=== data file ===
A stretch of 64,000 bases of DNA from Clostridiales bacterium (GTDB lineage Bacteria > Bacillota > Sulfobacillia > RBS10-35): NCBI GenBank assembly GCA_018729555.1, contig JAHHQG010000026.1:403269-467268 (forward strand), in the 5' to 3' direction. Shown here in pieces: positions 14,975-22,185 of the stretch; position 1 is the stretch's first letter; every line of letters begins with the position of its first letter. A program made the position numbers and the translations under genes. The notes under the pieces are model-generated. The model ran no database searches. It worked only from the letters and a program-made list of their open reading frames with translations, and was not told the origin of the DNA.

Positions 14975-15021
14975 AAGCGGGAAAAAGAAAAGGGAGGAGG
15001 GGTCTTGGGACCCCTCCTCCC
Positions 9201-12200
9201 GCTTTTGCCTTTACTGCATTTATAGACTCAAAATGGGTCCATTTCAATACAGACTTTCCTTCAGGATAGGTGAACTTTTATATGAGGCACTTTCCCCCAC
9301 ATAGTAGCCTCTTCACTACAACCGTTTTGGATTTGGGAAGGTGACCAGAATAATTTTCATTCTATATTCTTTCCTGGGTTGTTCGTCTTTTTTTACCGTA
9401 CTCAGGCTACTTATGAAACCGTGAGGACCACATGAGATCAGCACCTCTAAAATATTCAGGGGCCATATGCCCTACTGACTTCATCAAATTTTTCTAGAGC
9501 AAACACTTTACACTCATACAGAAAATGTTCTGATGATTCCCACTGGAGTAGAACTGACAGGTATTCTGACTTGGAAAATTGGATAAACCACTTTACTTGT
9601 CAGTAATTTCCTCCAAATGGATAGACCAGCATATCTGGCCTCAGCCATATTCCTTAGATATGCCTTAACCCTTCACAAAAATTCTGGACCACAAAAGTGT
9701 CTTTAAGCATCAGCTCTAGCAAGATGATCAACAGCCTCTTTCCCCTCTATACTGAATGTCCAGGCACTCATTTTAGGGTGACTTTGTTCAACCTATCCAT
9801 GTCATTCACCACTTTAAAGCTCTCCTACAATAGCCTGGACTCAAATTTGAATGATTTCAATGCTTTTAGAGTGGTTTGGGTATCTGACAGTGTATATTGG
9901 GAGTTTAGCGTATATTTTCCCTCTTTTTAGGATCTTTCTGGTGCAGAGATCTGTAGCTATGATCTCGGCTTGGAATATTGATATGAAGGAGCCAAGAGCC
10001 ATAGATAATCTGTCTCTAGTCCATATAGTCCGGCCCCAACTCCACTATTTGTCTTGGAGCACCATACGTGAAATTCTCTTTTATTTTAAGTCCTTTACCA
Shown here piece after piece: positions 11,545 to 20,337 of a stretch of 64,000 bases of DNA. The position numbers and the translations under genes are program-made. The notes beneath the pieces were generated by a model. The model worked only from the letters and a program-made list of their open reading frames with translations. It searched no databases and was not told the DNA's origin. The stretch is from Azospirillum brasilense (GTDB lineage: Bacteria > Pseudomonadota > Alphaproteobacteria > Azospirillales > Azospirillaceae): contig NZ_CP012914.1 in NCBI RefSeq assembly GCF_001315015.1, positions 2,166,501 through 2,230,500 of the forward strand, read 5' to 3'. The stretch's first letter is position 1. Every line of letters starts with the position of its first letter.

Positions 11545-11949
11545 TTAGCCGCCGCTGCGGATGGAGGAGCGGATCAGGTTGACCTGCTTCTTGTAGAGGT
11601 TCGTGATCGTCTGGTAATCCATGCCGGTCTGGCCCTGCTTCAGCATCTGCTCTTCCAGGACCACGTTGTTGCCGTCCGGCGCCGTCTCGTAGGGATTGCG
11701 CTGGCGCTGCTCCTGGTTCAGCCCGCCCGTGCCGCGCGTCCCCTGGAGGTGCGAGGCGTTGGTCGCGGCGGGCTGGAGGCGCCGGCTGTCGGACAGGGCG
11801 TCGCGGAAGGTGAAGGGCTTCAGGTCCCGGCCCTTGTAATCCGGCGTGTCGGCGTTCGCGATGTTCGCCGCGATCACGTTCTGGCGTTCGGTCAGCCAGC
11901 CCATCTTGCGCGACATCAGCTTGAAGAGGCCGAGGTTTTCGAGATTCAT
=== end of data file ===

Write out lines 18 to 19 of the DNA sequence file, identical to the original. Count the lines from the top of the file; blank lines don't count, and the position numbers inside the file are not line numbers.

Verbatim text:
11601 TCGTGATCGTCTGGTAATCCATGCCGGTCTGGCCCTGCTTCAGCATCTGCTCTTCCAGGACCACGTTGTTGCCGTCCGGCGCCGTCTCGTAGGGATTGCG
11701 CTGGCGCTGCTCCTGGTTCAGCCCGCCCGTGCCGCGCGTCCCCTGGAGGTGCGAGGCGTTGGTCGCGGCGGGCTGGAGGCGCCGGCTGTCGGACAGGGCG